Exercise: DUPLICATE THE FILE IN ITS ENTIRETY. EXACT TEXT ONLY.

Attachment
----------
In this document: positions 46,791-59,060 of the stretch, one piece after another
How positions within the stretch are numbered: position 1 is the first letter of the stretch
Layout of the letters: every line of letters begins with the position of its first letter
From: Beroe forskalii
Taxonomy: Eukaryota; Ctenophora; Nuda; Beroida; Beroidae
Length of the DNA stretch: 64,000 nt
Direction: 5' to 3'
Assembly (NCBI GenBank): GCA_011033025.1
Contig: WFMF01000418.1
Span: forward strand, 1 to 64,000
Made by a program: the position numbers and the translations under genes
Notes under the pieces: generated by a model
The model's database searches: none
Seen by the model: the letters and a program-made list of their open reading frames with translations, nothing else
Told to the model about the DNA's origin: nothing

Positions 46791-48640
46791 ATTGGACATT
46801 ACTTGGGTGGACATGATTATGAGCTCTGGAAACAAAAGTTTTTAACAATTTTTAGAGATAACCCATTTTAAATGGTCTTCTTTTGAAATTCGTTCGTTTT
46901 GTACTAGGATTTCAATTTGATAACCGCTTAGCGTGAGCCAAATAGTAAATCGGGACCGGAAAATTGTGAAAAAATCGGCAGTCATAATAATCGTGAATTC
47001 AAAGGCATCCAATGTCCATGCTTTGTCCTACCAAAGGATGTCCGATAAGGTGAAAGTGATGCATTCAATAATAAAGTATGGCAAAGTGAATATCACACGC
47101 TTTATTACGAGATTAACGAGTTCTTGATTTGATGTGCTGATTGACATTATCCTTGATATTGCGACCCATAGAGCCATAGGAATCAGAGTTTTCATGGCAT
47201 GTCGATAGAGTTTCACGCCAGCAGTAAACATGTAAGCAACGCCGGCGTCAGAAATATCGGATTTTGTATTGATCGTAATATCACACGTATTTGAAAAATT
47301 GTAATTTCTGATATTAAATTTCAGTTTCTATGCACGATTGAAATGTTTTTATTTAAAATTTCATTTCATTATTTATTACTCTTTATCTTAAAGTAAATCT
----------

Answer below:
In this document: positions 46,791-59,060 of the stretch, one piece after another
How positions within the stretch are numbered: position 1 is the first letter of the stretch
Layout of the letters: every line of letters begins with the position of its first letter
From: Beroe forskalii
Taxonomy: Eukaryota; Ctenophora; Nuda; Beroida; Beroidae
Length of the DNA stretch: 64,000 nt
Direction: 5' to 3'
Assembly (NCBI GenBank): GCA_011033025.1
Contig: WFMF01000418.1
Span: forward strand, 1 to 64,000
Made by a program: the position numbers and the translations under genes
Notes under the pieces: generated by a model
The model's database searches: none
Seen by the model: the letters and a program-made list of their open reading frames with translations, nothing else
Told to the model about the DNA's origin: nothing

Positions 46791-48640
46791 ATTGGACATT
46801 ACTTGGGTGGACATGATTATGAGCTCTGGAAACAAAAGTTTTTAACAATTTTTAGAGATAACCCATTTTAAATGGTCTTCTTTTGAAATTCGTTCGTTTT
46901 GTACTAGGATTTCAATTTGATAACCGCTTAGCGTGAGCCAAATAGTAAATCGGGACCGGAAAATTGTGAAAAAATCGGCAGTCATAATAATCGTGAATTC
47001 AAAGGCATCCAATGTCCATGCTTTGTCCTACCAAAGGATGTCCGATAAGGTGAAAGTGATGCATTCAATAATAAAGTATGGCAAAGTGAATATCACACGC
47101 TTTATTACGAGATTAACGAGTTCTTGATTTGATGTGCTGATTGACATTATCCTTGATATTGCGACCCATAGAGCCATAGGAATCAGAGTTTTCATGGCAT
47201 GTCGATAGAGTTTCACGCCAGCAGTAAACATGTAAGCAACGCCGGCGTCAGAAATATCGGATTTTGTATTGATCGTAATATCACACGTATTTGAAAAATT
47301 GTAATTTCTGATATTAAATTTCAGTTTCTATGCACGATTGAAATGTTTTTATTTAAAATTTCATTTCATTATTTATTACTCTTTATCTTAAAGTAAATCT